Violence is increasing at Wetherby Young Offender Institution, with more attacks by gangs of boys and violence against staff, an inspection report has found.
It is ‘not uncommon’ for weapons to be used in the secure unit, Her Majesty’s Chief Inspector of Prisons states, and some boys were locked in their cells for up to 23 hours.
The inspection report said: “Some of these incidents were very serious and involved gangs of boys attacking a single young person. We watched CCTV recordings showing groups of boys kicking and punching each other.
The use of weapons was not uncommon and we saw more incidents where weapons were used against unarmed boys than at the previous inspection. Much of the violence that we observed was reckless and unpredictable.”
Inspectors say that attacks on staff were ‘particularly’ concerning and had resulted in bad injuries including a broken nose. Staff were forced to take more than a week off work due to injuries following attacks from inmates on 19 occasions in 2014.
The report was published on Tuesday following an unannounced inspection at the institution, which holds 204 juveniles, in January. Inspectors had previously raised concerns about group attacks in a report in March.
The Prison Officers Association said it was ‘not surprised’ by the damning report.
A spokesman for the union blamed staffing cuts for the increase in violent attacks.
Glyn Travis said: “The short term gains that the Government keep pushing will have long-term cost implications to the tax payer.
“The Prison Service is reluctant to accept that the reduction in staff is the real reason that the levels of violence in our prisons has increased significantly. The hidden costs of violence has to be exposed and prisons must be staffed to ensure they are safe and secure.”
In October a former prison officer was awarded a £56,500 payout over an attack when a inmate tried to gouge his eyes out.
The latest report found that incidences of bullying at the secure unit have almost doubled while the number of juveniles self-harming has fallen.
Staff were highly praised in the report which said they ‘engaged positively with boys; they were approachable and clearly interested in the boys’ welfare.’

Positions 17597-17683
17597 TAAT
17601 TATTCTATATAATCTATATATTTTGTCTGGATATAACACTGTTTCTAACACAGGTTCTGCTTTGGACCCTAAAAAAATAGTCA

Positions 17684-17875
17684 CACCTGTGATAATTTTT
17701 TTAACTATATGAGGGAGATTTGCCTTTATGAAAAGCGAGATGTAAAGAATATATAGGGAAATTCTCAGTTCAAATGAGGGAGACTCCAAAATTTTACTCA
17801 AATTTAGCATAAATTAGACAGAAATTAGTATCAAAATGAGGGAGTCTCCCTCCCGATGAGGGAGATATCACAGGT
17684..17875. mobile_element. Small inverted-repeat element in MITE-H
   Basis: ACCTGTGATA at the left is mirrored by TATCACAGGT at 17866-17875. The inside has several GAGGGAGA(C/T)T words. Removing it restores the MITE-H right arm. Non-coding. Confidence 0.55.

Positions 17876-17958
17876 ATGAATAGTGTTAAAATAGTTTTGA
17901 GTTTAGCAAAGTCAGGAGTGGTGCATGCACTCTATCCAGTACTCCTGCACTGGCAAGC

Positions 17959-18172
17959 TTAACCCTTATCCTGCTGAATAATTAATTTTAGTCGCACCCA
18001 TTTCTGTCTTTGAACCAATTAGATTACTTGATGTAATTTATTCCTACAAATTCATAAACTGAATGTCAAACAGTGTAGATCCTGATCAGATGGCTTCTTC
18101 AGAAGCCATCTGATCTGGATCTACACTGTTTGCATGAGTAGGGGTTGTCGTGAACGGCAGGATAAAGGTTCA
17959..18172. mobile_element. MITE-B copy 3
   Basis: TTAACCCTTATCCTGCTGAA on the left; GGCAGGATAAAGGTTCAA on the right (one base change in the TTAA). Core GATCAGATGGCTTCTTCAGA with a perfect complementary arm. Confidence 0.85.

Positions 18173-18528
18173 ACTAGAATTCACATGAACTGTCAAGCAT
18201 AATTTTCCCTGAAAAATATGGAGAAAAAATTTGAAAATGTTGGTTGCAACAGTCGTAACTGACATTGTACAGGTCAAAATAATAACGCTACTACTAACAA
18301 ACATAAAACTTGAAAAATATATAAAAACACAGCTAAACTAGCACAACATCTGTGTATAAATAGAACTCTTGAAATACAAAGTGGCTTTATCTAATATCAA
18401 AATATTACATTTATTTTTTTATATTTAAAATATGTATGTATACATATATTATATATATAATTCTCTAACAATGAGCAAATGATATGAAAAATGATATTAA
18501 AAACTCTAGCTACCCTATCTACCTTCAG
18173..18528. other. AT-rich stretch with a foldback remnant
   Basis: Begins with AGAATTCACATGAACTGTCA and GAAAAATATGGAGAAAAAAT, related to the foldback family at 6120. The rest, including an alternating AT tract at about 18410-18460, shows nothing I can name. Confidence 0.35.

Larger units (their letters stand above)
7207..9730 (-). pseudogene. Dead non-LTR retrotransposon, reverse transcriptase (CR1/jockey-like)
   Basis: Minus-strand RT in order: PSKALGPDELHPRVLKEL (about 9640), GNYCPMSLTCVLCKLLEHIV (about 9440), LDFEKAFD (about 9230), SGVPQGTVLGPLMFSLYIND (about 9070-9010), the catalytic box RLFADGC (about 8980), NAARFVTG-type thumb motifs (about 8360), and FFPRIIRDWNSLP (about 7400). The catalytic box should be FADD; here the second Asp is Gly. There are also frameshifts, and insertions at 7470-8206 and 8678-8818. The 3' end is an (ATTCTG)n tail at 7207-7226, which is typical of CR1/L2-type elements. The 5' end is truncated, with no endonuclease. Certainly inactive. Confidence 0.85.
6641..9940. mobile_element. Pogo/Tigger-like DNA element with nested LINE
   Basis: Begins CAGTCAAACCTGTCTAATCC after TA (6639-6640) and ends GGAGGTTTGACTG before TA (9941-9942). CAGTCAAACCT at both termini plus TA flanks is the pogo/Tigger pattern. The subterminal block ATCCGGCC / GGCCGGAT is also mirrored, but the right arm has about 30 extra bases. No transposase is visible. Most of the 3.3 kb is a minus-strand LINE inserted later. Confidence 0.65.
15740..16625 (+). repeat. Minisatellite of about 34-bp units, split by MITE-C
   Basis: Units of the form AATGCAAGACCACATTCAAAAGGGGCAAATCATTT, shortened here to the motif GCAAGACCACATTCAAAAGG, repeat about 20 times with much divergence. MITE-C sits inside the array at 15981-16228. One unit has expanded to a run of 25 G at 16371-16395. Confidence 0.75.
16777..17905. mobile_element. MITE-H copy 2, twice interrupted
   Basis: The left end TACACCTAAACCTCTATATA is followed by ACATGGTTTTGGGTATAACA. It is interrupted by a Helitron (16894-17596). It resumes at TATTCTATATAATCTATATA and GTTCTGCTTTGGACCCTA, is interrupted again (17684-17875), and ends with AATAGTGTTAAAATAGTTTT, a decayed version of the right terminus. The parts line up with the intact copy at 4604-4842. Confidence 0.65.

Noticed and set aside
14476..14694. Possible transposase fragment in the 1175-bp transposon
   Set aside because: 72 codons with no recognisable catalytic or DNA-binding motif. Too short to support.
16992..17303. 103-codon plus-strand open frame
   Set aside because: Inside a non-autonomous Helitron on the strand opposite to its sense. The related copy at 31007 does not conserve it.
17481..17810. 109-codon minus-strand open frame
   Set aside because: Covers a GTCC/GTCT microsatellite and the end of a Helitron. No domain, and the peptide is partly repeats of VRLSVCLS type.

The youngsters, aged between 15 and 18, often went weeks without contact from their families, with just 28 per cent having weekly visits from family members.
Frances Crook, chief executive of the Howard League for Penal Reform, said the treatment of the youngsters should not be tolerated.
He said: “This is the latest in a long series of reports showing how safety has deteriorated in prisons, but it is particularly concerning that this should be happening in an institution charged with caring for children. “Violence is rising in Wetherby, with attacks on boys and staff becoming more frequent and more severe.
“One in three children is locked up during the working day, and some spend as much as 23 hours a day in their cells.
“Why is it that, when it comes to locking up children in prisons, we tolerate the unacceptable? We would never tolerate this treatment for our own children, and yet for some reason we allow for boys in Wetherby to be treated very differently.”
Despite ‘significant challenges’, Prison Inspector Nick Hardwick said: “Wetherby remained well-led and staff remained calm, measured and resilient. In most respects Wetherby provided the boys it held with positive opportunities to progress.”
Michael Spurr, chief executive officer of the National Offender Management Service, said: “I’m pleased that the Chief Inspector found that Wetherby continues to be a well-run establishment with skilled and professional staff.
“As the Inspectorate report makes clear, Wetherby manages a complex and challenging population.
“Tackling violence and providing a safe environment is the Governor’s top priority and we will use the recommendations in the report to support this work.”